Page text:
Saturday, November 1, 2014
My Account  | Login
Nashua;42.0;http://forecast.weather.gov/images/wtf/small/nskc.png;2014-11-01 02:04:02
Sunday, November 24, 2013

Average American consumes 4,500 calories on Turkey Day

Joe Marchilena

It’s that time again, time to sit down with the relatives and collectively cram your face with turkey and stuffing and pumpkin pie and seven different kinds of potatoes.

It’s Thanksgiving, the one holiday where the celebration involves seeing who can eat the most without getting sick. Well, unless you consider the hot dog eating contest an important part of the Fourth of July. ...

Sign up to continue

Print subscriber?    Sign up for Full Access!

Please sign up for as low as 36 cents per day to continue viewing our website.

Digital subscribers receive

  • Unlimited access to all stories from nashuatelegraph.com on your computer, tablet or smart phone.
  • Access nashuatelegraph.com, view our digital edition or use our Full Access apps.
  • Get more information at nashuatelegraph.com/fullaccess
Sign up or Login

It’s that time again, time to sit down with the relatives and collectively cram your face with turkey and stuffing and pumpkin pie and seven different kinds of potatoes.

It’s Thanksgiving, the one holiday where the celebration involves seeing who can eat the most without getting sick. Well, unless you consider the hot dog eating contest an important part of the Fourth of July.

If you had to guess, how many calories would you say you consume on Thanksgiving?

The Calorie Control Council has an idea, and it estimates that the average American consumes more than 4,500 calories on Thanksgiving. Oh, and also, 229 grams of fat.

Another council, the American Council on Exercise, says that a person who weighs 160 pounds would have to run moderately for four hours, swim for five hours or walk 30 miles to burn off a Thanksgiving feast.

So how do you avoid overindulgence on a holiday that promotes eating like you haven’t in days?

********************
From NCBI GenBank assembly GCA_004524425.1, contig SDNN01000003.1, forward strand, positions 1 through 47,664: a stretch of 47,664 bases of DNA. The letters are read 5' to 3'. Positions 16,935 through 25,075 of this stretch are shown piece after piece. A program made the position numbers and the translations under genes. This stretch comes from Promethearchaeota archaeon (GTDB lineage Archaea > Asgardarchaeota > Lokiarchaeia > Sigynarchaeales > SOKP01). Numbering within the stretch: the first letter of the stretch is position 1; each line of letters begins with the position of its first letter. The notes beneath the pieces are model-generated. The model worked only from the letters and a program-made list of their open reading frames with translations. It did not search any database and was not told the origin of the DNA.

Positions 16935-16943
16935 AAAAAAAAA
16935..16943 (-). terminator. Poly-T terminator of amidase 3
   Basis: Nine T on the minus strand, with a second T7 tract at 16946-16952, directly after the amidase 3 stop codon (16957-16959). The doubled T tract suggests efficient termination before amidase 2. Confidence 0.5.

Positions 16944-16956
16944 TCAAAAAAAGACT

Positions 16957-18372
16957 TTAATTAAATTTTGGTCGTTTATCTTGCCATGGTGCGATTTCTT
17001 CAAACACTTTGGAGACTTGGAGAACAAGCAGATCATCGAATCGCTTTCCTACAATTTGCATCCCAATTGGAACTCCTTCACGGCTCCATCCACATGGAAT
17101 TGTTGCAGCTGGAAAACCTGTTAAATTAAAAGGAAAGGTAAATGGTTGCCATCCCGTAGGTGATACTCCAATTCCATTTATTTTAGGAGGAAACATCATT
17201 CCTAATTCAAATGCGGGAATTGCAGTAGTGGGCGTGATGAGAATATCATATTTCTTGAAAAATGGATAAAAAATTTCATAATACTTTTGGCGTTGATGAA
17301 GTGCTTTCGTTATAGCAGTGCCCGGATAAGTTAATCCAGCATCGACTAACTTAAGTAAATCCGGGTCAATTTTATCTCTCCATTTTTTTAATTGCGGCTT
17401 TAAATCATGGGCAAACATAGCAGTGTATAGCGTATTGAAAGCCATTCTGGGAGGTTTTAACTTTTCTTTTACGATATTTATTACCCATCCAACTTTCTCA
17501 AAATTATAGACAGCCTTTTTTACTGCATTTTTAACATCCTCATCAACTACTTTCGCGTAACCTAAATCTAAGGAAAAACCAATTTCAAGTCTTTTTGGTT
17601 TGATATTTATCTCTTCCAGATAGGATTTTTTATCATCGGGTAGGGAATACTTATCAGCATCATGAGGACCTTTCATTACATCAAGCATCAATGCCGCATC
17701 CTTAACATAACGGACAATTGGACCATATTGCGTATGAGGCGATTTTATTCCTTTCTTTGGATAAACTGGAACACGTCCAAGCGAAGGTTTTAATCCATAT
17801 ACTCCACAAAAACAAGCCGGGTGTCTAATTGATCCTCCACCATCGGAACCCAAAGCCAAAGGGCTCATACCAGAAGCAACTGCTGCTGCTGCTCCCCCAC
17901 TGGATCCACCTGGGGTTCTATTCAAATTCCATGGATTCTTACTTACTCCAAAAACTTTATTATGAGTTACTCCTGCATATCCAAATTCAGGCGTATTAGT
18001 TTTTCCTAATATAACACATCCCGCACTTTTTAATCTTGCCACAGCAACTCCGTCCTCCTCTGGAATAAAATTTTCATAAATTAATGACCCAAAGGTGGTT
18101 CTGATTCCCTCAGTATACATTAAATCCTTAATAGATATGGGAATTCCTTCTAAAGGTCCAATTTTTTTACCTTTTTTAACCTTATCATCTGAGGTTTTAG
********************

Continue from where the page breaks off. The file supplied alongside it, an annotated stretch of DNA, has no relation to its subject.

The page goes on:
Start by treating the day like any other, even though it isn’t. Have a normal breakfast and continue you normal routines, if you can. That way, you avoid snacking before the meal, and overeating during it.

If your day includes multiple stops and eating more than one Thanksgiving meal, don’t have seconds. If you really do need an extra helping, ask your host for a doggie bag and enjoy it all again after you’re done shopping on Black Friday. If someone is going to get upset that you’re not stuffing yourself on their feast, be thankful it’s a relative you won’t have to see again until next month’s holiday.

If you’re making a dish, or the entire meal, find ways to sneak in healthier foods and ingredients. Use some real cranberries instead of the stuff that comes in the can, or use quinoa or brown rice in your stuffing. Your desserts might be a little different, but try replacing regular baking flour with whole wheat, gluten free or sprouted flour.

This year, I’m going to attempt a preemptive strike. I’ve signed up to run the Fisher Cats’ Thanksgiving Day 5K in Manchester on Thursday morning. At last count, there were 16 races listed in New Hampshire at CoolRunning.com, so you’ve got plenty of options if a pre-feast solo exercise isn’t in the cards.

Instead of falling asleep on the couch to the sweet sounds of a football game, try to get your game started. Or if that’s not possible, then go for a walk.

And if there’s no stopping you from overindulging on Thanksgiving, then leave the car at home when you go shopping the next day. Walking from store to store will help you beat the traffic anyway.

Joe Marchilena writes a weekly fitness column for Hampshire Hills. To find out more information about the “90 Day Commit to Get Fit” program, call 603-673-7123 or email hhinfo@hampshirehills.com.